Abalone strips that are added to a guitar rosette, edge binding, center purfling strip or peghead, can be one of the most stunning effects you can add to a guitar.
If you do it correctly and with good taste, you can add a lot of punch to a handmade guitar and it also can add a lot of value, as this is a very labor intensive endeavor.
Martin made Abalone Shell inlay very popular when they introduced it into their higher end Dreadnought series guitars, such as the D-41 and the D-45. The D-41 sports Abalone around the rosette and the top, as well as hexagonal position markings inlaid in the fretboard.
The D-45 goes all-out and uses the abalone in every location that the white purfling strips would be typically used, including the sides, back, center strip etc.
Where Does Abalone Come From?
For those of you who don’t know, Abalone is a sea shell or mollusk. Here is a little description from Wikipedia:
The shells of abalones have a low and open spiral structure, and are characterized by several open respiratory pores in a row near the shell’s outer edge. The thick inner layer of the shell is composed of nacre or mother-of-pearl, which in many species is highly iridescent, giving rise to a range of strong and changeable colors, which make the shells attractive to humans as decorative objects, and as a source of colorful mother-of-pearl.
The shell of the abalone is exceptionally strong and is made of microscopic calcium carbonate tiles stacked like bricks. Between the layers of shells is a clingy protein substance. When the abalone shell is struck, the tiles slide instead of shattering and the protein stretches to absorb the energy of the blow. Material scientists around the world are studying the tiled structure for insight into stronger ceramic products such as body armor.
The High Cost of Abalone:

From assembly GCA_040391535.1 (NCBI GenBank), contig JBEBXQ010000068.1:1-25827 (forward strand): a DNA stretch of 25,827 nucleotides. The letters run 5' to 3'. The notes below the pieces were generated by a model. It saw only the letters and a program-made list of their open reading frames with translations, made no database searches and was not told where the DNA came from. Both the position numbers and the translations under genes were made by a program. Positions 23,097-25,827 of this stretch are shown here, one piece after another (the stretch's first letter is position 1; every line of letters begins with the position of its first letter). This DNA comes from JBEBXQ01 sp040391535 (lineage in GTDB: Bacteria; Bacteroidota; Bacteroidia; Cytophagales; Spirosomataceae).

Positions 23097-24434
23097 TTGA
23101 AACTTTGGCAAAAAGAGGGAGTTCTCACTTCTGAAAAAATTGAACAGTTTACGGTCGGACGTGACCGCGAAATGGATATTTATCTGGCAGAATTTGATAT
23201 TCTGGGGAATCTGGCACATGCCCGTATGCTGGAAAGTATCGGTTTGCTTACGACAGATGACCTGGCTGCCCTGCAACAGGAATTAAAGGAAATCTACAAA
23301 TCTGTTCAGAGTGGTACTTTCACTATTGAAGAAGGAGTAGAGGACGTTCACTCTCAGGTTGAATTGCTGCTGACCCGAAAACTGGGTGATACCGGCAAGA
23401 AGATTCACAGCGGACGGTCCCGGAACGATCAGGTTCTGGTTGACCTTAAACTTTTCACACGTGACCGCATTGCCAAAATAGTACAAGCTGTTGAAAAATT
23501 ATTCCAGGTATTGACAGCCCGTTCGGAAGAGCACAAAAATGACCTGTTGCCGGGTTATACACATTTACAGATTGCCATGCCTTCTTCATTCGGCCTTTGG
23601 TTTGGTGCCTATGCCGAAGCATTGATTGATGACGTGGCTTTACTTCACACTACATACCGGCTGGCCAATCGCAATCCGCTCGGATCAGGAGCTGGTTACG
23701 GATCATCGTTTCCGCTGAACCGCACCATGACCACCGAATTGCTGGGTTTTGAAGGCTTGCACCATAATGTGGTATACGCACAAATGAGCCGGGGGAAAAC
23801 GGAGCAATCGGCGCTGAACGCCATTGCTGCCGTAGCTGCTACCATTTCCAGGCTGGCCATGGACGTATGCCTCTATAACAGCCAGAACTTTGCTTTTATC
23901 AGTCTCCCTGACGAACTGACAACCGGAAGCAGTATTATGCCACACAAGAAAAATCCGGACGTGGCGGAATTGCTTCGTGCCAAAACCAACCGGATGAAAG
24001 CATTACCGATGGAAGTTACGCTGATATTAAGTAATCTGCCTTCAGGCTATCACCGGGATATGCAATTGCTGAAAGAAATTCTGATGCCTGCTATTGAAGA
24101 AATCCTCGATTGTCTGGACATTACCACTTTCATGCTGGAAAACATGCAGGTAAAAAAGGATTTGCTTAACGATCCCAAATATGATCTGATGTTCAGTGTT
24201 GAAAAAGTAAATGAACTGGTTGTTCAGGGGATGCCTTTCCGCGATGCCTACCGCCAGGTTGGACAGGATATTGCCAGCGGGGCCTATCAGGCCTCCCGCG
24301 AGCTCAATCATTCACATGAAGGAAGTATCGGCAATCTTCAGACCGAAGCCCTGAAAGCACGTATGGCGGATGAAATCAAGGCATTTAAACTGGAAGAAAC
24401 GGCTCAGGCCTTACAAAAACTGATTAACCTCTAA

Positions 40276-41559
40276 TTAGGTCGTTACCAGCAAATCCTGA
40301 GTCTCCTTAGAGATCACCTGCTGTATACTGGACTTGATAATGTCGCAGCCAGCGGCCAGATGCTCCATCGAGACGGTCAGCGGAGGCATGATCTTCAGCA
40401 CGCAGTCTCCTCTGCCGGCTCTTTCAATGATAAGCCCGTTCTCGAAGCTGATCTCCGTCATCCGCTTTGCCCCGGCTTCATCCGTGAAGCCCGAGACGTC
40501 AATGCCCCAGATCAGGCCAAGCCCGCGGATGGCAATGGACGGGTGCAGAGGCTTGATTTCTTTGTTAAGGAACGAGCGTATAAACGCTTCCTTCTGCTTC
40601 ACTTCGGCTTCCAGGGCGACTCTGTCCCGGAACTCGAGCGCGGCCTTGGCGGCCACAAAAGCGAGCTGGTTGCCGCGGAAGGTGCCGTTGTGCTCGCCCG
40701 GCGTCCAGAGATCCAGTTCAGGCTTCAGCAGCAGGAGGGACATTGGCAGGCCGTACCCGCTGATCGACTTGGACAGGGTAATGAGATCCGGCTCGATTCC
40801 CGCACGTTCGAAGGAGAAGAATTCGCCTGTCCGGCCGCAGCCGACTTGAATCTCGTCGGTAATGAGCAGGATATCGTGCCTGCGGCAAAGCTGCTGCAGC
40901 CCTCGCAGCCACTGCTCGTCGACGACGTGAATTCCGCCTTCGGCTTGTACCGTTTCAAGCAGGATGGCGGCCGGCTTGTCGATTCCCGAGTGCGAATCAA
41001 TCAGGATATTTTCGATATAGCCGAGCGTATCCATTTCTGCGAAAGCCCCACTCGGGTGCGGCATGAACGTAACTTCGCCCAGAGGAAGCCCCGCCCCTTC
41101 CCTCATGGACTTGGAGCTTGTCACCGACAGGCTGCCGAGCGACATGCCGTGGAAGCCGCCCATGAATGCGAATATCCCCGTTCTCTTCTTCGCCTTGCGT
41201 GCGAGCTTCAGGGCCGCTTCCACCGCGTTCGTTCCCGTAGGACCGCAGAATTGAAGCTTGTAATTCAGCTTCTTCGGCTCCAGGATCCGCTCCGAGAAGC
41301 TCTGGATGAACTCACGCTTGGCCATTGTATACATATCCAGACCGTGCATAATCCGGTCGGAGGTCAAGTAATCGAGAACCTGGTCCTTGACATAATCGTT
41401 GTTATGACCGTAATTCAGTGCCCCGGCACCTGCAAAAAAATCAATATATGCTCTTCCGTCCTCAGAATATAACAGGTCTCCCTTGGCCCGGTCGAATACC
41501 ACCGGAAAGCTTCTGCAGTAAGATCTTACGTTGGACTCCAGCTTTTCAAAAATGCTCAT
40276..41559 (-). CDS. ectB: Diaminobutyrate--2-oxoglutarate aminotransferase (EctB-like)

If you surf around on the luthier supply house websites you will find Abalone strips at various prices, depending of the amount of figure, the size of strips, if they are straight or curved and the color, which ranges from green to red to pink.
An average price you will find will be about $1.00 per inch or per 25 mm. Since it takes about 70 inches to go around the top or the back of a guitar, you are looking at close to $100 per plate, which starts to add up in a hurry.
The Dangers of Working With Abalone Shell:
The dust created through the grinding and cutting of abalone shell can be dangerous; appropriate safeguards must be taken to protect people from inhaling these particles.
An N95 Rated Respirator, a ventilation system, and wet grinding are requirements to working abalone shell safely. The calcium carbonate dust is a respiratory irritant and the particles can penetrate into the lower respiratory tree and cause irritant bronchitis and other respiratory irritation responses.
The usual symptoms are cough and sputum production, and secondary infections can occur. If there are proteins left in the shell matrix, it is also possible that they can trigger an allergic (asthmatic) attack. Allergic skin reactions can also occur.
So if you decide to work with any seashell product, be sure to wear proper protection and use the proper tools. Do not risk a lung disease to make a fancy guitar!
Look for articles on installation of Abalone and How to Make Your Own Abalone Strips.